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Don’t break the back button

4 design patterns that violate back-button expectations

One of the biggest usability faux-pas we can commit is “breaking” the back button. The back button is by far the most commonly used function of a web browser, and users have certain strong expectations about how it should work. If we violate the user’s expectations, it can lead to frustration, or even worse, complete abandonment.

It was particularly interesting to read the section about accordion checkouts. Although accordions are technically sections of the same webpage, users may often think of them as separate webpages, particularly on mobile devices where there is less space to provide the normal visual cues.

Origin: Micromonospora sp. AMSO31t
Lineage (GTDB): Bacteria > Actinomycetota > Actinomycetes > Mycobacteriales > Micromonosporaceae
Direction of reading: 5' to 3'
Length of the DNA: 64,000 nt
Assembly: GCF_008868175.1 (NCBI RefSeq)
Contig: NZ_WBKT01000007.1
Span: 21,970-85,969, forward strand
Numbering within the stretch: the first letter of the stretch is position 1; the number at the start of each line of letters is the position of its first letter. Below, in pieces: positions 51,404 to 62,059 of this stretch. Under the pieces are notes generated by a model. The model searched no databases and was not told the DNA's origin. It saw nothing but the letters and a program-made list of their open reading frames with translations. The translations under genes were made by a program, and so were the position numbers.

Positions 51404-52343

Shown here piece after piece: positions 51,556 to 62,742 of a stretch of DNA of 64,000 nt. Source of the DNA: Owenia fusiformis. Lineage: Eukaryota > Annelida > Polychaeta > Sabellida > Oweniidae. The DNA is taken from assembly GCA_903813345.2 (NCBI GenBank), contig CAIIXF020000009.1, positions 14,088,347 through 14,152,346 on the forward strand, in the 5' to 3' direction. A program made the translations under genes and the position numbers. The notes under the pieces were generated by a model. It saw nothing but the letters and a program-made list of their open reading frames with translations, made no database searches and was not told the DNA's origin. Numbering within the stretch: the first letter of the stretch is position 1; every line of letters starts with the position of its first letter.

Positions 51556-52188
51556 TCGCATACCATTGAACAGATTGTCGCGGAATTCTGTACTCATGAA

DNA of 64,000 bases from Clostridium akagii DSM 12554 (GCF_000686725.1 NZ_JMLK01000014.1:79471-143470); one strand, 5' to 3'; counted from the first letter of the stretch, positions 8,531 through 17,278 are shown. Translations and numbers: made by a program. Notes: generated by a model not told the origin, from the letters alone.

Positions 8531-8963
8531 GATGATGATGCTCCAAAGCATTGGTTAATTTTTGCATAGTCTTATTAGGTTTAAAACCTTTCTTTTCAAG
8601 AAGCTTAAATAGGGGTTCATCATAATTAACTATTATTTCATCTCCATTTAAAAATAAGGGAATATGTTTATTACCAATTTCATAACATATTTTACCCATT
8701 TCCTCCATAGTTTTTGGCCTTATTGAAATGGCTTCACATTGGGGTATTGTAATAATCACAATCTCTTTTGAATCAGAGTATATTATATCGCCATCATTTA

We use accordions very heavily on the Study at St Andrews website, and it may be worth considering if we are currently over-using them, or if we have the balance about right.

“Arhh no. Do I have to start over? Now I’m getting angry. Doesn’t it have my shit already [referring to his already typed address and card info]. Now I’m leaving. This isn’t a serious store.” During mobile checkout at Foot Locker, a subject clicked the back button after having progressed and filled out all the required information in the payment step. Alas, he was sent all the way back to the cart and all his typed data was lost. The quote speaks for itself.

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